Good to Be Alone Again

By Sports NetworkSeptember 28, 2006, 4:00 pm
2006 WGC American Express ChampionshipCHANDLER'S CROSS, England -- Tiger Woods rebounded from a tough week at the Ryder Cup with a solid opening round Thursday at the World Golf Championships - American Express Championship.
Woods, who has won his last five PGA TOUR starts, but lost two weeks ago in the European Tour's HSBC World Match Play Championship, drained a 20-foot eagle putt on the 18th to shoot 8-under-par 63 and lead by one stroke.
Tiger Woods
Tiger Woods had seven birdies, one eagle and one bogey Thursday.
Five of the six players within three strokes of Woods have either Ryder Cup or Presidents Cup experience. Irishman Padraig Harrington, who helped lead the Europeans to victory at the Ryder Cup, shares second place with former European Ryder Cupper Ian Poulter at minus-7.
Stewart Cink and South African Ernie Els are tied for fourth place at 6-under-par 65. One stroke behind that duo is Jyoti Randhawa and Englishman David Howell, who trails Paul Casey on the European Tour's Order of Merit.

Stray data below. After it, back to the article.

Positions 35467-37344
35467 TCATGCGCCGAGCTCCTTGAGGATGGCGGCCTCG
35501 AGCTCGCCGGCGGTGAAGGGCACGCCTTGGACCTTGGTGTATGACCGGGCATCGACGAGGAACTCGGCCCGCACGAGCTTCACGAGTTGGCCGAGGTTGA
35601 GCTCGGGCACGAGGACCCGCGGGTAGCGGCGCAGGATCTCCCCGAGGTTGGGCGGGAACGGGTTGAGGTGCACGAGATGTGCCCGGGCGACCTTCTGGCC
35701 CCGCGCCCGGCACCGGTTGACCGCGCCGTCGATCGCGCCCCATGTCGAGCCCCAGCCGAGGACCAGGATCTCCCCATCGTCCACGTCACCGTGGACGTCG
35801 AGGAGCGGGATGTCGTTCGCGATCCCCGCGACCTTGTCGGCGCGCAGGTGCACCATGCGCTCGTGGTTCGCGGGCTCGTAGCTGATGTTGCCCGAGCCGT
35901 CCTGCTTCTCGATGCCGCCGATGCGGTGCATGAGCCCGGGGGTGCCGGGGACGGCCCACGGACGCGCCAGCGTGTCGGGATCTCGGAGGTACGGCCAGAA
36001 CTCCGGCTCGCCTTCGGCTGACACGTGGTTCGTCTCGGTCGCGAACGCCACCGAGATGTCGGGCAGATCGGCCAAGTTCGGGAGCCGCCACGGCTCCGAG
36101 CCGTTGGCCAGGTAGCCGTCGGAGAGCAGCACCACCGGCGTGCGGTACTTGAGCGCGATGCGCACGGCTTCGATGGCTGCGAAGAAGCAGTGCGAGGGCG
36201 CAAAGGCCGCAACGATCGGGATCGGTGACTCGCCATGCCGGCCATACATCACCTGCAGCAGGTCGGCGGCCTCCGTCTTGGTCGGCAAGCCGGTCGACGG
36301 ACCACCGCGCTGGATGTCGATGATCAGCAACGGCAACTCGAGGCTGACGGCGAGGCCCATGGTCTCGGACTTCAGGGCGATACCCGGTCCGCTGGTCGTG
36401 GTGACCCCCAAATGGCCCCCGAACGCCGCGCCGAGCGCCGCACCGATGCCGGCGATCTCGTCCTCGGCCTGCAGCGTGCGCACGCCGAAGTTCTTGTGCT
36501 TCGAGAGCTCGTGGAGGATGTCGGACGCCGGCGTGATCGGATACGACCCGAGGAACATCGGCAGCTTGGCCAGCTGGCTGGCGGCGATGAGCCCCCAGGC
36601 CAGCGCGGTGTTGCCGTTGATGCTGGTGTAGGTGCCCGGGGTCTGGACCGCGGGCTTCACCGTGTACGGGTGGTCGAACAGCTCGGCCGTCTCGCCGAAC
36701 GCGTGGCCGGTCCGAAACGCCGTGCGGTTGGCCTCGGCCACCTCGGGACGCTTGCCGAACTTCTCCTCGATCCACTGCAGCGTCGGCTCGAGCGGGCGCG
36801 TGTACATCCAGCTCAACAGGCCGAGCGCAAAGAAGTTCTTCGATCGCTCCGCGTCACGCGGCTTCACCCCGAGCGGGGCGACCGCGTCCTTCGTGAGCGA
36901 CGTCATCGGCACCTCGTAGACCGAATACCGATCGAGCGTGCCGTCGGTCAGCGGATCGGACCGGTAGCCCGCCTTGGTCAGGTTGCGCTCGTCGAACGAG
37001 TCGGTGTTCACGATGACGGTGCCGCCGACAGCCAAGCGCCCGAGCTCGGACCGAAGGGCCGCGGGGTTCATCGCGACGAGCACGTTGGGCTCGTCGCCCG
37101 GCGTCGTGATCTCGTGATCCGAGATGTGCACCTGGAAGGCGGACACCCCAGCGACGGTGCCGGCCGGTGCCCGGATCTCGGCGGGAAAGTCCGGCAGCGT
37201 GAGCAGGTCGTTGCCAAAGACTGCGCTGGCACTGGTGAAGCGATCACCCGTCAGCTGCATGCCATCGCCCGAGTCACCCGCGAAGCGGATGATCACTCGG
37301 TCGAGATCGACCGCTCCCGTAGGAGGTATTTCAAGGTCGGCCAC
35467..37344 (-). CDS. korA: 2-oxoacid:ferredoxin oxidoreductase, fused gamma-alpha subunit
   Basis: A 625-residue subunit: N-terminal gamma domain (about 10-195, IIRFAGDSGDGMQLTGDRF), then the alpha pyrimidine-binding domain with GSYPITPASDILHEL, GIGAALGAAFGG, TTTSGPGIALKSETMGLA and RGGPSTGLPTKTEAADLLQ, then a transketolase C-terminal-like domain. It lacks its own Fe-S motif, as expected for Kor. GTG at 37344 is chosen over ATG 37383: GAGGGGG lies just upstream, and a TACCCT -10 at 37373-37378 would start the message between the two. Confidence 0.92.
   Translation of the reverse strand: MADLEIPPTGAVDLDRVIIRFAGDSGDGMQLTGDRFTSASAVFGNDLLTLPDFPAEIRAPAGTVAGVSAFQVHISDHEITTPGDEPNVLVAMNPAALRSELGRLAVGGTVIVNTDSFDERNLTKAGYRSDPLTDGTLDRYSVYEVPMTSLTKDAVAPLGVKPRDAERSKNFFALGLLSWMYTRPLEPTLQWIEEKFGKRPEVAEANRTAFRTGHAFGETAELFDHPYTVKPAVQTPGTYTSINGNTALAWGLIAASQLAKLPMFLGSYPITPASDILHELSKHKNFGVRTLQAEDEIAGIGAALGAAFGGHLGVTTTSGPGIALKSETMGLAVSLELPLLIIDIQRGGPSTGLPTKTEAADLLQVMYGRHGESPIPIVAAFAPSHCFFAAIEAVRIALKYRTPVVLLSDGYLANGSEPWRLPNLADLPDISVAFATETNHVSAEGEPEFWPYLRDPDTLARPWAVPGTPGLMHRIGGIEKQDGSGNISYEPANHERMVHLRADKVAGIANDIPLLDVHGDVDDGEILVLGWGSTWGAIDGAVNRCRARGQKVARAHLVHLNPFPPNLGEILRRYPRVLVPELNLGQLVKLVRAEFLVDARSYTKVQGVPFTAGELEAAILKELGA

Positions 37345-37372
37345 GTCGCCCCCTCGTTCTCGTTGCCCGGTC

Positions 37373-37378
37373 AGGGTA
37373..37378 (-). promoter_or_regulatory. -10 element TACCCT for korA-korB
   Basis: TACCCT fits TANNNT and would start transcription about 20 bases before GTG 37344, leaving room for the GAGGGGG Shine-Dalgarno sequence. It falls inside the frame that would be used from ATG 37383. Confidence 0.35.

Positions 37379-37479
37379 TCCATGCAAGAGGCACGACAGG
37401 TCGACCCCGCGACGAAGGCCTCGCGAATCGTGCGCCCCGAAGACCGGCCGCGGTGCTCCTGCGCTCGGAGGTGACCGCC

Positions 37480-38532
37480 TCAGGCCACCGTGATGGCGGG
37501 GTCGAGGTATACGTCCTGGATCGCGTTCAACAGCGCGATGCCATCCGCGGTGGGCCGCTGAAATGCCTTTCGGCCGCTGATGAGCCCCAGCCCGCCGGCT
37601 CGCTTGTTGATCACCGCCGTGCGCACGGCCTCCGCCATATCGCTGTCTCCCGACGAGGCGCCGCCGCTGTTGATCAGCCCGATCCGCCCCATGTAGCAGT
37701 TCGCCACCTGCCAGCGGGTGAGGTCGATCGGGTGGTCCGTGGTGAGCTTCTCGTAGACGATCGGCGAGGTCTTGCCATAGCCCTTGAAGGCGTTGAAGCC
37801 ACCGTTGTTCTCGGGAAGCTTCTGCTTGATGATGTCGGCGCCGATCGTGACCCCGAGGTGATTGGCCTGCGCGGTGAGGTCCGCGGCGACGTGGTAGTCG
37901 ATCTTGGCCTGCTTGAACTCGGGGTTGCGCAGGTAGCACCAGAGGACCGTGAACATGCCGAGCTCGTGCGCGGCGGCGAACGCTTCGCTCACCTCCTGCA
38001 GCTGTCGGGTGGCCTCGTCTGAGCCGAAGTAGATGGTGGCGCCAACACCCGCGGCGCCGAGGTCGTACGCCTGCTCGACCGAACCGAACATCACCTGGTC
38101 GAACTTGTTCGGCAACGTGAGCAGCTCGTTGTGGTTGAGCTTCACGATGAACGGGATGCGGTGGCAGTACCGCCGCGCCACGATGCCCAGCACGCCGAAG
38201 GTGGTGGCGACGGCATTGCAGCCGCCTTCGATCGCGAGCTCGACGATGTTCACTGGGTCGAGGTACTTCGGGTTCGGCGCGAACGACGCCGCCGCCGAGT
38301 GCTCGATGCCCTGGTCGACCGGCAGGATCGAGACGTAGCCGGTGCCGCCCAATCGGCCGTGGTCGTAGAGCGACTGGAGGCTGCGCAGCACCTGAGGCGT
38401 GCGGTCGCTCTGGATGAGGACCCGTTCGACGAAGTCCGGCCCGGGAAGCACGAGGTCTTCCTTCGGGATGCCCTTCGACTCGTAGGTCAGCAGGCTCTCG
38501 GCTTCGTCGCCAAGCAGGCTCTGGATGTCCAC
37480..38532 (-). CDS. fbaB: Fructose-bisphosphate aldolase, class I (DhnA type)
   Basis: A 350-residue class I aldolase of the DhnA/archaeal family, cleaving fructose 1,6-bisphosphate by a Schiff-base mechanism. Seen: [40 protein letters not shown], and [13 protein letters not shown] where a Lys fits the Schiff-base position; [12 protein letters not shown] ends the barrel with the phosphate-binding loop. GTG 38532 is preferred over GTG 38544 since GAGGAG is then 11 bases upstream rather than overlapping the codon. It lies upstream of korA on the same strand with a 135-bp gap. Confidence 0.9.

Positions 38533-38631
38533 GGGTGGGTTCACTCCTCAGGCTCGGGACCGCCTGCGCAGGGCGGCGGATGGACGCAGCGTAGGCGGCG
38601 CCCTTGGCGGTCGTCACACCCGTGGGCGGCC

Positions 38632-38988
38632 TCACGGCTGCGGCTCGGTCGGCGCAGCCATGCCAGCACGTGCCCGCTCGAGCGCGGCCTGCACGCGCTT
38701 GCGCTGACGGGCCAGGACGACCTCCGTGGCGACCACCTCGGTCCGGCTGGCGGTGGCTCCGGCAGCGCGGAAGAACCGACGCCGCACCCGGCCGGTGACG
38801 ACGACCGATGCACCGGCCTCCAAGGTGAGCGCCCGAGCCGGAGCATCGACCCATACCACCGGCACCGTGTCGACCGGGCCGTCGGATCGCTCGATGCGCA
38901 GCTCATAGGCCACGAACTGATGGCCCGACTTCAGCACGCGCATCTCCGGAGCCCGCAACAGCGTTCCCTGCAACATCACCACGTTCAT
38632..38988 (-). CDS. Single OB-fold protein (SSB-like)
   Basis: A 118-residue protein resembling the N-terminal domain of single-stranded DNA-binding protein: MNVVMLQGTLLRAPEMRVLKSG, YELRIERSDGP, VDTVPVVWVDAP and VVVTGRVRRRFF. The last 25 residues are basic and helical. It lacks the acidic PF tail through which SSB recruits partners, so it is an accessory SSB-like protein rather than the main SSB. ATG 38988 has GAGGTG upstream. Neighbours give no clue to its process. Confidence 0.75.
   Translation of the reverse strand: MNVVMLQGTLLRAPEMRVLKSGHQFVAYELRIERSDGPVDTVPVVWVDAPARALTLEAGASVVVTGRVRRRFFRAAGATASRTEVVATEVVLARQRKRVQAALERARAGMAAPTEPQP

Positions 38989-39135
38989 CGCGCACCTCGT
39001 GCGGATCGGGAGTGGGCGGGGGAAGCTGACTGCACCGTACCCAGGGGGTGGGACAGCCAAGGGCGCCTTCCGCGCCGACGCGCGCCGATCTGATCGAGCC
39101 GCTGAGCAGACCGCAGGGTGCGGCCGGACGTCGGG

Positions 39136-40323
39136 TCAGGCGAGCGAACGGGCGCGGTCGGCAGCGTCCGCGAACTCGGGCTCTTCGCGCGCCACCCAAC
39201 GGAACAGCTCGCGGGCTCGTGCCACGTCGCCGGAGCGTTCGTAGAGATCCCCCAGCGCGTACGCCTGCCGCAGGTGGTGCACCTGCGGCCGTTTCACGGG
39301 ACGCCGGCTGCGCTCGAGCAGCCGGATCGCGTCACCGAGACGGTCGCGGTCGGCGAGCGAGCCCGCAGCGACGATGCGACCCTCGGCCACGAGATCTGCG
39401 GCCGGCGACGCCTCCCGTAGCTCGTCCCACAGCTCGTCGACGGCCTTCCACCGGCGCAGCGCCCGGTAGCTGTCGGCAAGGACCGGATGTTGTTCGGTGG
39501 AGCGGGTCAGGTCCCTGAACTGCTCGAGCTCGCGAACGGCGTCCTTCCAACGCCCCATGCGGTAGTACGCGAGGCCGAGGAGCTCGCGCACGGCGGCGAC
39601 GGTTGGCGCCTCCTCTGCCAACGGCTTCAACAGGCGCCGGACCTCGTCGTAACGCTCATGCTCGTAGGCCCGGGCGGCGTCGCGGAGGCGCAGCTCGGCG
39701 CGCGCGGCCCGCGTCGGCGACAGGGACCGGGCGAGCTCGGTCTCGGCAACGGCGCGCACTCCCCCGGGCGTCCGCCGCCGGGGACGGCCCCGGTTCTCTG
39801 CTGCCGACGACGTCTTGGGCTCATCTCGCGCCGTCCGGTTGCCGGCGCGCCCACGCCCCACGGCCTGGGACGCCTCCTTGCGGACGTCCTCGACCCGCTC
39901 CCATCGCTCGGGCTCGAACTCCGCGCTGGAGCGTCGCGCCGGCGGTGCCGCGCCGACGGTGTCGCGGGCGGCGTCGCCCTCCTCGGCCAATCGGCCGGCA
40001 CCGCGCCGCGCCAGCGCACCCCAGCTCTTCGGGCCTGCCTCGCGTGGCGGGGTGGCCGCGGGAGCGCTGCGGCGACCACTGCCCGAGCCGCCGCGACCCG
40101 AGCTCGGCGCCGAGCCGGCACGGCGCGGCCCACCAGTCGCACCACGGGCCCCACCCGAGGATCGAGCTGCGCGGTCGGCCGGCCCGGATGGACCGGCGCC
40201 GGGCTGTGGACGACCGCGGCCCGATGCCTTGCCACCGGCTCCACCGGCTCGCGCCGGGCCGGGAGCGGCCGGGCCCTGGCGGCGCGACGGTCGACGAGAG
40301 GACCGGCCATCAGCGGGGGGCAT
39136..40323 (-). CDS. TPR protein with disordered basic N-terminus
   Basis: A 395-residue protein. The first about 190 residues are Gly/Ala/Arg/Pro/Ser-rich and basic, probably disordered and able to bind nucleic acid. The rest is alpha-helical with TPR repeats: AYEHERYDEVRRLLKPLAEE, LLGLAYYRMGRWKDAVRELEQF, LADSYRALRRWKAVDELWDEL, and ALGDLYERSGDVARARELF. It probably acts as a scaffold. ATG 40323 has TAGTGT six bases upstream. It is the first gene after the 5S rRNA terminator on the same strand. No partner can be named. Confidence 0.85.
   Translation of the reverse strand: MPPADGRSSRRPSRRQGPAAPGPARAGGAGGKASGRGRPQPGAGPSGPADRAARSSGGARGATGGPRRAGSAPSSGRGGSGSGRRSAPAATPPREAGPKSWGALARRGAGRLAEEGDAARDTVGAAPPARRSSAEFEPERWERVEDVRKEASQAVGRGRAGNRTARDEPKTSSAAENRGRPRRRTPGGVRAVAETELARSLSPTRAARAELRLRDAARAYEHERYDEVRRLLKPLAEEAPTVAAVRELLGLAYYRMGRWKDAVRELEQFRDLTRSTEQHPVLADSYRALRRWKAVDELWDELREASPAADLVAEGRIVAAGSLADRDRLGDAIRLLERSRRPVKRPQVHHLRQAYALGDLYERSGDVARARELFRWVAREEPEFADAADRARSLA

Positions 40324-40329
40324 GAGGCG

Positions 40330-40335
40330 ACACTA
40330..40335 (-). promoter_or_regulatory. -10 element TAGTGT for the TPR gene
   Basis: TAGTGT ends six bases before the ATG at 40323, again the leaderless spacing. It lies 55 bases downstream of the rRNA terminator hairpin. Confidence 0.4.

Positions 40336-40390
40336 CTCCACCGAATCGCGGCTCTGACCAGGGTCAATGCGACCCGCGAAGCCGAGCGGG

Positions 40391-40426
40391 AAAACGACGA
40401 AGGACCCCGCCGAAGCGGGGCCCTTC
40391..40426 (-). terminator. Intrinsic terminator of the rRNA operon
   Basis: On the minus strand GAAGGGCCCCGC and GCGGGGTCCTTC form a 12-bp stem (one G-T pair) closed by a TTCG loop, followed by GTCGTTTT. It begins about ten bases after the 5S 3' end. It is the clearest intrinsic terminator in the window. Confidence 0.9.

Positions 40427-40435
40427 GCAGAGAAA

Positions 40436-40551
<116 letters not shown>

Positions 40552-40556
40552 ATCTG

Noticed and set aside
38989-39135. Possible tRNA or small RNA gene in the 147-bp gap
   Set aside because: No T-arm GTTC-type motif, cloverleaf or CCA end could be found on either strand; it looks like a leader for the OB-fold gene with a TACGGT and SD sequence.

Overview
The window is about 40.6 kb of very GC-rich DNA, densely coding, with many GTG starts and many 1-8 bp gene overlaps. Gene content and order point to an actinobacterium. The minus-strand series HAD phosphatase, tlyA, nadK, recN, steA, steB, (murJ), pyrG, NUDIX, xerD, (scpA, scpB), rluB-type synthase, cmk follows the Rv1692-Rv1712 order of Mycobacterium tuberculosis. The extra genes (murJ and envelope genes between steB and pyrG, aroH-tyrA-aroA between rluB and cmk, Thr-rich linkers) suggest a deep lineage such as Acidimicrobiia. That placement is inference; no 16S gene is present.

Woods wasted no time in climbing the leaderboard. After a birdie on the par-5 second, he drained a 24-footer for birdie at the third. He stuck his approach shot 3 feet from the hole at the fifth and kicked in the birdie effort.
Heading to the seventh tee, Woods was two behind Harrington and Howell. That quickly changed.
Woods chipped in from just off the green at the par-3 seventh, then sank an 11-footer for birdie on eight. He made it three straight when he tapped in a 4-footer for birdie on nine.
Making the turn at 6 under par with a one-stroke lead, Woods cooled with five straight pars at The Grove. As he parred those five, Woods was joined in the lead by Harrington and Cink.
Woods, the defending champion, responded with an up-and-down birdie on the par-5 15th to again take the lead by himself. However, Woods knocked his second shot over the green at the 17th and was unable to save par from 45 feet. He went to the 18th one shot behind Harrington.